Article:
Fit 1.8 brakes to a 1.6
Upgrading your mk1 1.6’s brakes to those from a 1.8 is a fairly easy job if you follow our guide
The 1.8-litre mk1 and mk2 featured bigger discs front and rear for superior braking performance. The good news is that they will fit your 1.6 and can be installed with relatively little hassle. Changing all four discs isn’t the work of a moment, but it shouldn’t prove too daunting.
Jack up your car and support on axle stands before you remove the wheels. If you’ve been driving your car hard immediately beforehand, give the discs half an hour or so to cool down before setting to work: burning your fingers isn’t fun.
Clamp off the brake fluid flexihoses to prevent the fluid spraying everywhere when you remove the hoses from the calipers: brake fluid is corrosive stuff so best to avoid it splashing on your paintwork, garage floor, or skin. And if it does, clean it up quick.
Mk2 discs are 255mm front and 250mm rear, compared with 235mm front and 231mm rear items that are standard on the mk1 MX-5.
Chances are you will have to use a metal disc cutter on the rear discs’ heat shields – this is why you should give yourself space…
The disc and caliper can now be lifted off as a unit. Remember to clean the protective coating off the new disc before fitting it, and clean up the face of the hub – if the disc and hub don’t mate cleanly, the disc can move about and cause brake judder.
With a 12mm socket, undo the banjo bolt holding the brake fluid flexihose in place, taking care not to lose the two copper washers as you lift it off. Some brake fluid will leak from the caliper so watch for it and mop it up the moment it spills.
Using a 14mm socket, undo the two bolts holding the caliper/carrier in place, remove them and stash them somewhere safe and clean where you won’t misplace them.
With a file and wire brush clean up the recesses in the pads carrier that hold the stainless steel retaining clips – corrosion can make the pads tight in the carrier, which in turn can cause the brakes to bind.
Use one of the wheel bolts to hold the new disc in place while you sort out the pads and calipers – there’s no other retaining mechanism and you want the disc to hold still as you work.
Apply some Loctite or similar to the thread of the carrier’s bolts. If you’re pulling bits off a donor car, always remember that the best bolts are the shiniest ones…
Apply a little grease to the ends of your new pads where they sit in the carrier (but obviously not to the pad surface…). The pads we’re using here are EBC Ultimax, which are standard spec for the mk1. Insert the pads into the carrier.
The two mounting pins for the carrier require different grease. At the front the upper pin slides through a rubber sleeve so needs (red) rubber grease: universal grease or copper grease is fine for the lower pin. Important: for the rear calipers it’s the other way around.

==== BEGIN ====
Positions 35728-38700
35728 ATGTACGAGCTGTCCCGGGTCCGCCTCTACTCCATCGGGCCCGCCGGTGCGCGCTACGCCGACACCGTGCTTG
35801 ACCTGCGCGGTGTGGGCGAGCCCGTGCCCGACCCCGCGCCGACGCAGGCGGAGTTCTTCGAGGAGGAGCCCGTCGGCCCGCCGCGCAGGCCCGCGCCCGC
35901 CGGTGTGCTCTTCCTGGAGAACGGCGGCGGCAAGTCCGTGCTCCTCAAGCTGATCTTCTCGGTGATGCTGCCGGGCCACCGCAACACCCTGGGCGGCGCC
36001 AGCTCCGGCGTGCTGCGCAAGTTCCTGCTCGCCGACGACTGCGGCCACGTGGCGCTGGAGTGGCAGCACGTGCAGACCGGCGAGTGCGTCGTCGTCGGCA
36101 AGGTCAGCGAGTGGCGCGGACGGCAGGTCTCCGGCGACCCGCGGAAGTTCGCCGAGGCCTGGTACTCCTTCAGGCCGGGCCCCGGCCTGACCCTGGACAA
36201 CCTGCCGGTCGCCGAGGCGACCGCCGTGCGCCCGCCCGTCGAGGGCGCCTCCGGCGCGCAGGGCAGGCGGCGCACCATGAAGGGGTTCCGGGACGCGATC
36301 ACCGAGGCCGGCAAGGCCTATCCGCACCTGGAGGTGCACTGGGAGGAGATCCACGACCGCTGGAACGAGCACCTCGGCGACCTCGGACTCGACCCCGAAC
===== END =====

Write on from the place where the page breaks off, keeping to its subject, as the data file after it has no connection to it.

Still got those copper washers? Then anneal them to give them back their original flexibility. This is done by applying a blowtorch flame until they glow cherry red, then quickly immersing them in cold water. Take sensible safety precautions.
Copper grease any surfaces of the caliper that come into contact with other things, expecially where it touches the back of the brake pads – this will help prevent brake squeal.
Now place the caliper casing over the carrier, insert the upper mounting pin, and carefully tighten up both mounting pins using your 14mm socket.
Put in the anti-rattle springs (the thin wire clips) for the brake pads, if you haven’t lost them! They’re not essential but if you’ve got them, stick them in.
The new bigger disc will touch against the lip of the heat/dust shield – cut off the lip with a disc cutter and then file off the razor sharp edges. Wear protective glasses and be aware that sparks will fly a considerable distance, so move any flammable materials.
The process for the rear is mainly a repeat of the front, except for the fact that the handbrake cable requires attention. It’s released via a 14mm bolt that’s next to another 14mm bolt for a blanking plug on the caliper: undo the right one, and unhook the handbrake cable.
Towards the end of reassembly, locate this adjuster on the back of the caliper: once the handbrake cable is hooked back on, use a 4mm Allen key in this adjuster to push the pads onto the disc, then release them a quarter turn. Remember to replace the blanking plug.
With a second person topping up the brake fluid reservoir as it depletes, use your air bleeding equipment to purge the system of air bubbles. That done, and with the engine running, have your partner press hard on the brake pedal as you check for fluid leaks.
As at the front, purge the brake fluid of air bubbles and then check the system for fluid leaks. Put the wheels back on, loosely thread on the wheel nuts, then with the car on the ground, torque up all the nuts to 110Nm.
Ensuring there’s no dirt or grit anywhere near, and using your newly annealed copper washers, thread the bolt on the end of the brake fluid flexihose back into the top of the caliper.